Arthroplasty and ORIF Clovis NM

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John Dee Bailey, DO
(505) 784-3658
7704 Oklahoma Ct
Clovis, NM
Specialties
Orthopedics
Gender
Male
Education
Medical School: Kirksville Coll Of Osteo Med, Kirksville Mo 63501
Graduation Year: 1990

Data Provided By:
Frederick John Hensal, MD
(806) 725-4865
2000 W 21st St Ste J
Clovis, NM
Specialties
Orthopedics
Gender
Male
Education
Graduation Year: 2007

Data Provided By:
Anthony F Pachelli, MD
(505) 724-4300
201 Cedar St SE
Albuquerque, NM
Business
New Mexico Orthopaedic Associates
Specialties
Orthopedics

Data Provided By:
Dr.Brant Bair
(505) 982-5014
1630 Hospital Drive
Santa Fe, NM
Gender
M
Education
Medical School: In Univ Sch Of Med
Year of Graduation: 1995
Speciality
Orthopedic Surgeon
General Information
Hospital: Saint Vincents
Accepting New Patients: Yes
RateMD Rating
4.9, out of 5 based on 5, reviews.

Data Provided By:
Moheb S Moneim, MD
(505) 272-4107
MSC10 5600-1,
Albuquerque, NM
Specialties
Orthopedics
Gender
Male
Education
Graduation Year: 2007

Data Provided By:
Jacob George, MD
(505) 763-1197
2301 N Thomas St
Clovis, NM
Specialties
Orthopedics
Gender
Male
Education
Medical School: Seth G S Med Coll, Univ Of Bombay, Bombay, Maharashtra, India
Graduation Year: 1973

Data Provided By:
Jose H Velez, MD
(505) 762-2223
2301 N Thomas St
Clovis, NM
Specialties
Orthopedics
Gender
Male
Education
Medical School: Univ Peruana Cayetano Heredia, Prog Acad De Med, Lima, Peru
Graduation Year: 1975

Data Provided By:
Robin Sann Gossum
(505) 424-0200
1631 Hospital Dr
Santa Fe, NM
Specialty
Orthopedic Surgery

Data Provided By:
Kari Miroslaw Babinski, MD
(715) 847-3225
201 Cedar Street North East South
Albuquerque, NM
Specialties
Orthopedics
Gender
Male
Education
Medical School: Baylor Coll Of Med, Houston Tx 77030
Graduation Year: 1992

Data Provided By:
Wayne Cornell Lindsey, MD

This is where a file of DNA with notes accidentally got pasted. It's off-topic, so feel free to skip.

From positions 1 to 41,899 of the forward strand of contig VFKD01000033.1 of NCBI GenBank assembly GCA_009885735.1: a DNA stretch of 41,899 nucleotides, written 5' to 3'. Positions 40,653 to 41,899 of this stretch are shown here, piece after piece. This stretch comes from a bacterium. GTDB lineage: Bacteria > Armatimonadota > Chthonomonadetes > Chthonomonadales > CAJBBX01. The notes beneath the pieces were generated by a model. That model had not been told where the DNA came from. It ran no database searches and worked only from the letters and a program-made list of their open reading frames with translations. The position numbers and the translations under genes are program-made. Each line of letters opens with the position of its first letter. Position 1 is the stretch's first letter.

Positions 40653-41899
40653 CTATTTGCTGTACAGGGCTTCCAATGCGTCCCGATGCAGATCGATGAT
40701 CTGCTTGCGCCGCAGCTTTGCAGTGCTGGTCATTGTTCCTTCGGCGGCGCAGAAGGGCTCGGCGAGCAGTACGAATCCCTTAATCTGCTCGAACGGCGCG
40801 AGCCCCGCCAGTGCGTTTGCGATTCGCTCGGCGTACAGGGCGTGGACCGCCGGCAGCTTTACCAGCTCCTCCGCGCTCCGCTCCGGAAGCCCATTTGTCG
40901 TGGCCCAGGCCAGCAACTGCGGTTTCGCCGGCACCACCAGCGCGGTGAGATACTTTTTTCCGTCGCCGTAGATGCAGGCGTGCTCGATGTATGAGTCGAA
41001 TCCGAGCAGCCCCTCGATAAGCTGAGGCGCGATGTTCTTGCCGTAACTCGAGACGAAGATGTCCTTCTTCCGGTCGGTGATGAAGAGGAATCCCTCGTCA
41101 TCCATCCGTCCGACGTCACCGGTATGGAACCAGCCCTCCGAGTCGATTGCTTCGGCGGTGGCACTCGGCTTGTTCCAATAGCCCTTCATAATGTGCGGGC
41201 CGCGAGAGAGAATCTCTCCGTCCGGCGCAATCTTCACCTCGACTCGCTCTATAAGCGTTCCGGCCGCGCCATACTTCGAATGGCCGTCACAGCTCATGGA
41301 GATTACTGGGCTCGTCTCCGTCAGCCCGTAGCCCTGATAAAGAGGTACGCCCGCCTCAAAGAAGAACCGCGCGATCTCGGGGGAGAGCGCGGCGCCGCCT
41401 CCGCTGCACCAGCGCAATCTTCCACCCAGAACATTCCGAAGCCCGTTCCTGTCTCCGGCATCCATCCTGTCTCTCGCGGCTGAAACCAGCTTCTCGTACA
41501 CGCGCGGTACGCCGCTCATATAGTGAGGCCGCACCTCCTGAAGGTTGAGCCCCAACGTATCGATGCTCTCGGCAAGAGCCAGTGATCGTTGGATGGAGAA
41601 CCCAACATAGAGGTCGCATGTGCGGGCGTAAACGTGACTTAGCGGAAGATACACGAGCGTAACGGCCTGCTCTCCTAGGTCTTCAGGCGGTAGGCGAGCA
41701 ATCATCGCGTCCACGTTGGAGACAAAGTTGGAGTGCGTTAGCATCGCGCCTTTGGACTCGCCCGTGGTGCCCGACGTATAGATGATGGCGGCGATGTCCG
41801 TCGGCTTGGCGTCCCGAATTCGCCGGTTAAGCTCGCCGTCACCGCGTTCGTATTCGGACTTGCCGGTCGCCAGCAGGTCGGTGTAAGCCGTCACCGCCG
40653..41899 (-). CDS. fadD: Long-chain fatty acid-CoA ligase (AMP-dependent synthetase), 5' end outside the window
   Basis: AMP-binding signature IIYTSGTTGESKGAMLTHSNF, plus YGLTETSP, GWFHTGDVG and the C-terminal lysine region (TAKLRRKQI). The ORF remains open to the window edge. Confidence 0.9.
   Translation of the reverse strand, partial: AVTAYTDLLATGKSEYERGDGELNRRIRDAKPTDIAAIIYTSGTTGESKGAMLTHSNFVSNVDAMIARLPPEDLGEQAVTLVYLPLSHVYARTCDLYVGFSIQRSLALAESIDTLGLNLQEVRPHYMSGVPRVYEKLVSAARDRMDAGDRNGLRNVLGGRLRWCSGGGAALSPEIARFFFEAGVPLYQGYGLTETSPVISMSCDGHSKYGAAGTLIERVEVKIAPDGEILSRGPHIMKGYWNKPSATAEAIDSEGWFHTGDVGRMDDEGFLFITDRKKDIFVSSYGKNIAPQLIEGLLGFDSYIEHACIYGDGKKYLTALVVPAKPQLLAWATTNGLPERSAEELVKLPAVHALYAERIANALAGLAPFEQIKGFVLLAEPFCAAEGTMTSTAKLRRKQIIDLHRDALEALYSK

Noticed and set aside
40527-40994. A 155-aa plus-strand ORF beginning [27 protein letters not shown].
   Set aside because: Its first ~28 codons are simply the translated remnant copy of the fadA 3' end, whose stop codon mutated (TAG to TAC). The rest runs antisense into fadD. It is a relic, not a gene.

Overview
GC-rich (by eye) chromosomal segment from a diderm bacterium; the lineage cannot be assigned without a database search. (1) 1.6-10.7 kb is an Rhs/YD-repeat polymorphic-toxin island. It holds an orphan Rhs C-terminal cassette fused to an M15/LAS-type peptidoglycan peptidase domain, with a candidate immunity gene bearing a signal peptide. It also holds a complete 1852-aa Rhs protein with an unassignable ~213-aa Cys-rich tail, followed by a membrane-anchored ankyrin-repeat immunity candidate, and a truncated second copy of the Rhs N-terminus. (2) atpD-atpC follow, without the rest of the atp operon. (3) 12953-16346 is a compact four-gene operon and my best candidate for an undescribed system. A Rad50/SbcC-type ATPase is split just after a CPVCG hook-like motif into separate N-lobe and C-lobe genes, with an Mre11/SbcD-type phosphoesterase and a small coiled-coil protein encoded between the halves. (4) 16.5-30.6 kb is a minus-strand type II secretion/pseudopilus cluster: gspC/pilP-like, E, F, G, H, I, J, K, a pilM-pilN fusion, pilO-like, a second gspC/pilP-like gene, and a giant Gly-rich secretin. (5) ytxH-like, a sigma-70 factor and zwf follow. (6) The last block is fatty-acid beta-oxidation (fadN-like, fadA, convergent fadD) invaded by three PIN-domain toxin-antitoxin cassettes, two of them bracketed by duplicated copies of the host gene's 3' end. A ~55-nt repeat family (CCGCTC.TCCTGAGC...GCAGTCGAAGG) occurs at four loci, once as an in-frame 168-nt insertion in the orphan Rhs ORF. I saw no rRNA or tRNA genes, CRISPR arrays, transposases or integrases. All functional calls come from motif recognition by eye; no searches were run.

(505) 525-3535
675 Avenida de Mesilla
Las Cruces, NM
Specialties
Orthopedics
Gender
Male
Education
Medical School: Dartmouth Med, Hanover Nh 03755
Graduation Year: 1979

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Arthroplasty or ORIF: Which is Better for Elbow Fracture?

There is much debate among surgeons about the treatment of elbow fractures. In particular, fractures of the radial head can be difficult to manage. This article addresses those issues and tries to shed some light on the subject.

There are two bones in the forearm that meet at the elbow: the ulna and the radius. The ulna fits into the elbow socket while the radius swivels back and forth against the bottom of the humerus (upper arm).

The top of the radius is called the radial head. The head has a flat top to allow it to glide back and forth as the hand turns palm up and palm down. One-third of all elbow fractures occur at the radial head and neck. In many cases, the injury is caused by a fall on the outstretched hand and arm. The elbow dislocates, and the ligaments around the elbow are torn.

The big question is: should the elbow be repaired or replaced? Elbow joint replacement is called an arthroplasty. Repair is done with an operation called open reduction and internal fixation (ORIF). The authors describe both procedures in detail and discuss when to use each one.

Part of the problem in making this decision is the lack of studies comparing the two operations. And changes in the type of implants and methods used are occurring so fast that results of recent studies reported are already outdated.

The authors suggest that the surgeon must be prepared to make the final decision in the operating room. Fracture pattern and amount of soft tissue damage must be assessed before choosing the best way to stabilize the elbow and restore motion. They prefer the new precontoured implants for ORIF when it can be done easily. Complex injuries require radial head arthroplasty.

Future studies are needed comparing these two treatment options with long-term follow-up before best practice can be determined. Until this information is available, the surgeon must weigh all the factors and make the best decision possible. Keeping up with all the latest c...

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